Sadly, the United States is not living up to its obligations. In fact, it has not even ratified the Convention on the Rights of the Child. The U.S., with its cherished image as a land of opportunity, should be an inspiring example of just and enlightened treatment of children. Instead, it is a beacon of failure ― one that contributes to global sluggishness on children’s rights in the international arena.
Though an average American childhood may not be the worst in the world, the disparity between the country’s wealth and the condition of its children is unparalleled. About 14.5 percent of the American population as a whole is poor, but 19.9 percent of children ― some 15 million individuals ― live in poverty. Among developed countries, only Romania has a higher rate of child poverty. The U.S. rate is two-thirds higher than that in the United Kingdom, and up to four times the rate in the Nordic countries. For some groups, the situation is much worse: more than 38 percent of black children, and 30 percent of Hispanic children, are poor.
http://www.koreaherald.com/view.php?ud=20141215001056&utm_content=buffer7d037&utm_medium=social&utm_source=twitter.com&utm_campaign=buffer

New Federal Budget Defunds Race to the Top
Diane Ravitch's Blog By dianeravitch December 16, 2014 //
According to news reports, the new federal budget strips all funding from Race to the Top. Good riddance to one of the worst, most destructive federal programs in history. Historians will one day tell us who cooked up this assault on teachers and public schools. If states wanted to be eligible for part of Arne Duncan’s $4.35 billion in Race to the Top funding, they were required to adopt the “college and career ready standards,” aka Common Core, even though no one had ever field tested them. States had to agree to evaluate teachers to a significant degree by student scores, even though there was no evidence for doing so. States had to open more charters, transferring control from public to private management. States had to create massive data systems to track students.  RTTT was an all-out assault on the teaching profession, public education, and student privacy.

Jeb Bush's Entry Into Presidential Contest Would Put K-12 Front and Center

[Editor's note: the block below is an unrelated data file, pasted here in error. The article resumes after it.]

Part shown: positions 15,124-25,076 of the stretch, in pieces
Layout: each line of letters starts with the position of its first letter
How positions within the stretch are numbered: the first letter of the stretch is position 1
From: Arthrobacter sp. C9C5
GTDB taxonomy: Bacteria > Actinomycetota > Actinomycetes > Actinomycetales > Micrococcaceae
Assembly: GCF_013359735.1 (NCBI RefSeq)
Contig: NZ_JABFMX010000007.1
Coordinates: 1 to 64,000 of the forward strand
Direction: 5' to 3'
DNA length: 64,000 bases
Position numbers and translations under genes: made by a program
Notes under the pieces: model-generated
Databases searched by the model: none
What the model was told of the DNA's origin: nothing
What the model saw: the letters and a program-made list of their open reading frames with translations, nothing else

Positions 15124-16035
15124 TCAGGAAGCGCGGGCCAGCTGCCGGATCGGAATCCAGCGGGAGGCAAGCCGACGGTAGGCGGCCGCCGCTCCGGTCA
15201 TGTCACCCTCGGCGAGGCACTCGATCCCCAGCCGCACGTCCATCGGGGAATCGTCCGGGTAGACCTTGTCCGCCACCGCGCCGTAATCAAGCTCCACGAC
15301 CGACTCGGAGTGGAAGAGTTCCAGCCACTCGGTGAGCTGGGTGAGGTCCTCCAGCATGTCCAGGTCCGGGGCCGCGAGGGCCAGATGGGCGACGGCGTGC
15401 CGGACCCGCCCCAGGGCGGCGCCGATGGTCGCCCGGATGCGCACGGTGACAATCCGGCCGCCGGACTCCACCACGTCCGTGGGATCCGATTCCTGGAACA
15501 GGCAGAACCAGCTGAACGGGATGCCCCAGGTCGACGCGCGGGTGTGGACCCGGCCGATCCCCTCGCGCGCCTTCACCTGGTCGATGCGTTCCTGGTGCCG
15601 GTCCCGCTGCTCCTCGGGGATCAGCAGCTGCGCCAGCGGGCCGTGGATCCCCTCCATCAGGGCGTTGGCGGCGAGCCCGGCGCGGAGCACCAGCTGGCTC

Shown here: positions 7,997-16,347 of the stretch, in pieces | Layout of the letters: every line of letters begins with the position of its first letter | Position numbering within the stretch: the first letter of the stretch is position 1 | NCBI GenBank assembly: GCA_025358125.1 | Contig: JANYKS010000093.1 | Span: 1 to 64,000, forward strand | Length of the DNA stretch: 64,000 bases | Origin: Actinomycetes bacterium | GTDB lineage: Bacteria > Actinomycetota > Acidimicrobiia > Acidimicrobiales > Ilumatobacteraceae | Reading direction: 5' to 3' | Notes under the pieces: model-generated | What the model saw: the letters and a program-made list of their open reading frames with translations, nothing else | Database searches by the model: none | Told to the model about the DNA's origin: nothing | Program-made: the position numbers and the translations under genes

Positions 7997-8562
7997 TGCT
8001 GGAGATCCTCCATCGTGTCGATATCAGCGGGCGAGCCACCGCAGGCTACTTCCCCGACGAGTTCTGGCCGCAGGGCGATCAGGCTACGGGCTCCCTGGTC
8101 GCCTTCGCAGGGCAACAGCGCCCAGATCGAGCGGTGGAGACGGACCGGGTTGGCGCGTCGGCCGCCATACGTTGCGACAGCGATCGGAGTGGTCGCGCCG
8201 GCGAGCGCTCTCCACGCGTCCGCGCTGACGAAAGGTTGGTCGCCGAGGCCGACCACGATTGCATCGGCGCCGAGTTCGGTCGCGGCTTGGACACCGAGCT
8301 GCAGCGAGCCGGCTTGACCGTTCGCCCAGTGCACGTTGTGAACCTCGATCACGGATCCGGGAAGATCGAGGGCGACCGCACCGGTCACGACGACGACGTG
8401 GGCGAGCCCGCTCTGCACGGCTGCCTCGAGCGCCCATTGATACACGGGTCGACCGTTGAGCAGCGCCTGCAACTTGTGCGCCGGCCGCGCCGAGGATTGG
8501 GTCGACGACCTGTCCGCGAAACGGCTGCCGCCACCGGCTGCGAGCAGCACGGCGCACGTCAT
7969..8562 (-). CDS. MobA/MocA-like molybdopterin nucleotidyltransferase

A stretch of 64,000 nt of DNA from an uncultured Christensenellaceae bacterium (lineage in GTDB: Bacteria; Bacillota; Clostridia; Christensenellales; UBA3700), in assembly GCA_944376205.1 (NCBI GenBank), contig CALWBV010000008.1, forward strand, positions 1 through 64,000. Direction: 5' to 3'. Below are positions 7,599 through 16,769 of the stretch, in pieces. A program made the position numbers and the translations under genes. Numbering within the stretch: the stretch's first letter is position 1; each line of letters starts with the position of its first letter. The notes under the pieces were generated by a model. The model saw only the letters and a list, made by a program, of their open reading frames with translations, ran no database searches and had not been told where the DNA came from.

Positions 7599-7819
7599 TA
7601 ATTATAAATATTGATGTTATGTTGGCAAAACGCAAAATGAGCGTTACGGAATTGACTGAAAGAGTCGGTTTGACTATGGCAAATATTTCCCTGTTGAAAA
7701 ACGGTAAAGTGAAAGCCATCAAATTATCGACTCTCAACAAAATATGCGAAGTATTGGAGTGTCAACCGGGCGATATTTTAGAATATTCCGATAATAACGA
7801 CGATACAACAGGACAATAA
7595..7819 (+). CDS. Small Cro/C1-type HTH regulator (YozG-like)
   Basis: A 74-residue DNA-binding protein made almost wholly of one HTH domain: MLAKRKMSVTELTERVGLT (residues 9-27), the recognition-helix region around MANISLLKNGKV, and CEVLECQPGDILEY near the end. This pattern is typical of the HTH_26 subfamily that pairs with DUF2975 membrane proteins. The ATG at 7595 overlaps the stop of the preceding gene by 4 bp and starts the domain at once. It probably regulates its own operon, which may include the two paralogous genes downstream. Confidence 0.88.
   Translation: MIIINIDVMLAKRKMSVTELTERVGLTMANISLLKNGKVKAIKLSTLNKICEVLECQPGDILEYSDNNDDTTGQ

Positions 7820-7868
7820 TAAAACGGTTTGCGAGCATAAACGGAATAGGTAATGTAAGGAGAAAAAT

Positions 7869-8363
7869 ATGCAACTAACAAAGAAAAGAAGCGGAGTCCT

Education Week Politics K-12 Blog By Alyson Klein on December 16, 2014 11:41 AM
It's official! Well, sorta. Former Florida Gov. Jeb Bush will "actively explore the possibility of running for President of the United States" in 2016, according to Facebook post he published Tuesday morning.  The Republican's announcement is an early Christmas present for education policy/politics nerds. There is probably no prospective candidate in either party more closely identified with K-12 education policy.  Whether you agree with Bush's positions on things like school choice and the Common Core State Standards or not, his entrance into the race would exponentially raise the profile of K-12 education, which is often an afterthought in national campaigns. He was one of the most active governors on education in recent history and after leaving office even started an organization, the Foundation for Excellence in Education, that's geared towards K-12 policy.  Especially interesting if you're an edu-policy geek: Bush doesn't see eye-to-eye with many of the more conservative members of his party on what's arguably the biggest K-12 political issue of the day, the common core standards.

TFA Closing NYC Office, Not Enough Recruits
Diane Ravitch's Blog By dianeravitch December 16, 2014 //
There have been rumors for months that TFA has seen a sharp decline in applicants. This may be confirmation.  Teach for America is closing down its NYC office because of a decline in recruitment.  It seems the pushback from alumni has made a difference, despite TFA’s massive PR and funding. Alumni have written many articles warning that they were ill-prepared for their assignments.

Valerie Strauss on TFA’s Sharp Decline in Recruits
Diane Ravitch's Blog  By dianeravitch December 16, 2014 //
Valerie Strauss here analyzes the sharp drop in Teach for America recruits. The numbers of new corps members are down by as much as 25%.  Why? Teachers’ morale has declined precipitously from 2008-2012 (will Arne Duncan be held accountable?) and the teaching profession has lost its allure. Strauss points out that TFA may be a causal factor in the loss of respect for the profession, since it claims that brand néw college graduates are better than veteran teachers. By doing so, TFA has encouraged the belief that 5 weeks of training is good enough. This destroys the profession as such. Veteran teachers have been replaced by TFA kids. This can contribute to instability and demoralization.